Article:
Historically, most U.S. telecom equipment was manufactured to meet requirements that were specified by various mobile carriers. Phones that worked on Verizon, for instance, wouldn’t communicate with AT&T’s network, meaning that iPhones had to be manufactured with different chipsets. Some of this has been alleviated with the fairly recent launch of unlocked phones and SIM cards, but many consumers are still carrying devices that are limited to one network.
This can lead to issues. As carriers sunset their legacy networks, it is likely that many Americans will be required to upgrade their phones. Verizon, for instance, is planning to retire its 2G network by the end of 2019. While there presumably isn’t a ton of traffic on that particular network, there are still consumer use cases for it.
It isn’t just consumers who could be affected. Verizon’s 2G network is also used for machine-to-machine communications (internet of things applications). IT departments across the U.S. are realizing these same issues, as the nearly universal adoption of bring your own device (BYOD) has left companies trying to support and increase connectivity for dozens of models of phones across all four major U.S. carriers.
These issues may be increased by the coming proliferation of 5G. IT departments aren’t stranded, however, as a number of technologies and design principles are being introduced that can alleviate connectivity concerns today and as 5G becomes more common. These include MIMO, modularity and the 600 MHz spectrum.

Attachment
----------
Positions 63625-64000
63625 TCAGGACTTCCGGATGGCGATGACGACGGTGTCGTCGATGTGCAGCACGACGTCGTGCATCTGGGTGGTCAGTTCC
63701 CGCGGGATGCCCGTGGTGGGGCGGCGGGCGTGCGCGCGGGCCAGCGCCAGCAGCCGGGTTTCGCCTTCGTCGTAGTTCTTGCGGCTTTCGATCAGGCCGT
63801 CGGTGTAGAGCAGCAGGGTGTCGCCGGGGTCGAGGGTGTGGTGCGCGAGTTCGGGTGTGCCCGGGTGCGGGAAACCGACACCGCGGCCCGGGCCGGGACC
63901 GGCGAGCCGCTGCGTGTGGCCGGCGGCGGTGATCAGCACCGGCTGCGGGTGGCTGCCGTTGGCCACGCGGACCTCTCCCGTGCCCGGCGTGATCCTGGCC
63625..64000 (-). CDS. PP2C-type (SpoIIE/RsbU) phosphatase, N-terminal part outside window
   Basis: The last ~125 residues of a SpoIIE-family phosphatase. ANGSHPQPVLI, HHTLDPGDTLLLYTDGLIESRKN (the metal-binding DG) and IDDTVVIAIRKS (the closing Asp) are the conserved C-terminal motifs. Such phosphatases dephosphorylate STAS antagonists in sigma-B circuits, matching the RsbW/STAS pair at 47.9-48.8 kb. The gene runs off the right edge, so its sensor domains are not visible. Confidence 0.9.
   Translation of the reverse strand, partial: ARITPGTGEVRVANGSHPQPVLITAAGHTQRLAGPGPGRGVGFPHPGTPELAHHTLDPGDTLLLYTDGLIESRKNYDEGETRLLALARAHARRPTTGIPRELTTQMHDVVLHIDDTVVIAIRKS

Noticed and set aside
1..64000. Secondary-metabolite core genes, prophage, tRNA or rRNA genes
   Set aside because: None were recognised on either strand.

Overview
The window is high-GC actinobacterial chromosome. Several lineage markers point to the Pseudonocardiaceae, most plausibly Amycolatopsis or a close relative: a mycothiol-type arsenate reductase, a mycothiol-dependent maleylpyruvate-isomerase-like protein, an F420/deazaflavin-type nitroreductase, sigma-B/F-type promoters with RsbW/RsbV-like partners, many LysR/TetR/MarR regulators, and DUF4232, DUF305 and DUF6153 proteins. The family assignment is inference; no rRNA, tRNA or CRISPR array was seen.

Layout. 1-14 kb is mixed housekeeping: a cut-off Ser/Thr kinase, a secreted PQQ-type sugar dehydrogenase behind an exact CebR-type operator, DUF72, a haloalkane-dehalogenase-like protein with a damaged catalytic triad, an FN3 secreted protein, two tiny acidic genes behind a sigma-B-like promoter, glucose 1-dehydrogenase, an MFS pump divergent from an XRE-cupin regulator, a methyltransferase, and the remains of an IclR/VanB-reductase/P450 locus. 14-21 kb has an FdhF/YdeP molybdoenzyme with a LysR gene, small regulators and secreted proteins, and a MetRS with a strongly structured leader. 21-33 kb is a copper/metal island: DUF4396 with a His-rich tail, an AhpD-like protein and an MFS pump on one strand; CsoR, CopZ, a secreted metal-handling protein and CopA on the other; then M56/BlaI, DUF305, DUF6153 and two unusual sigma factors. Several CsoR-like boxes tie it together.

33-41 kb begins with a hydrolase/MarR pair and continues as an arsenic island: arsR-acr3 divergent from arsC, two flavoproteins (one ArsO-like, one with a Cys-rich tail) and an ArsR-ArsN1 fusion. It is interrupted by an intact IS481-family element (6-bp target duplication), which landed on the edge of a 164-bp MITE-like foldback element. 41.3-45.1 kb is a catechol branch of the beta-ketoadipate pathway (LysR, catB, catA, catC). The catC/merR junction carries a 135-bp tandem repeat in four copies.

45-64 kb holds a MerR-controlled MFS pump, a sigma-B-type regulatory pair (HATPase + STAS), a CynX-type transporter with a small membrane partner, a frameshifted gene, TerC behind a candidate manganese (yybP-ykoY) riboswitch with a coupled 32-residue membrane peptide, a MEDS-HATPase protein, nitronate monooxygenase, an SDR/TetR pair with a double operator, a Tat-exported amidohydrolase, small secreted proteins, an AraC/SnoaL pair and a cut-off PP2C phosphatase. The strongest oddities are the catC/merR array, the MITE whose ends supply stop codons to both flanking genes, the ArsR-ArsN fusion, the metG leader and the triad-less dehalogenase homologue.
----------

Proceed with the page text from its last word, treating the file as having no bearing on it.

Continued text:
Multiple-input multiple-output antennas are gaining popularity because each unit increases the information sent and received without requiring additional power. Essentially, MIMO antennas are built into one enclosure, but they can access multiple frequency bands. These are becoming common in both consumer and enterprise settings. On the consumer side, Apple’s latest iPhone incorporates MIMO antennas into its units, which improves each phone’s average connection, as well as improving upload and download speeds. – Forbes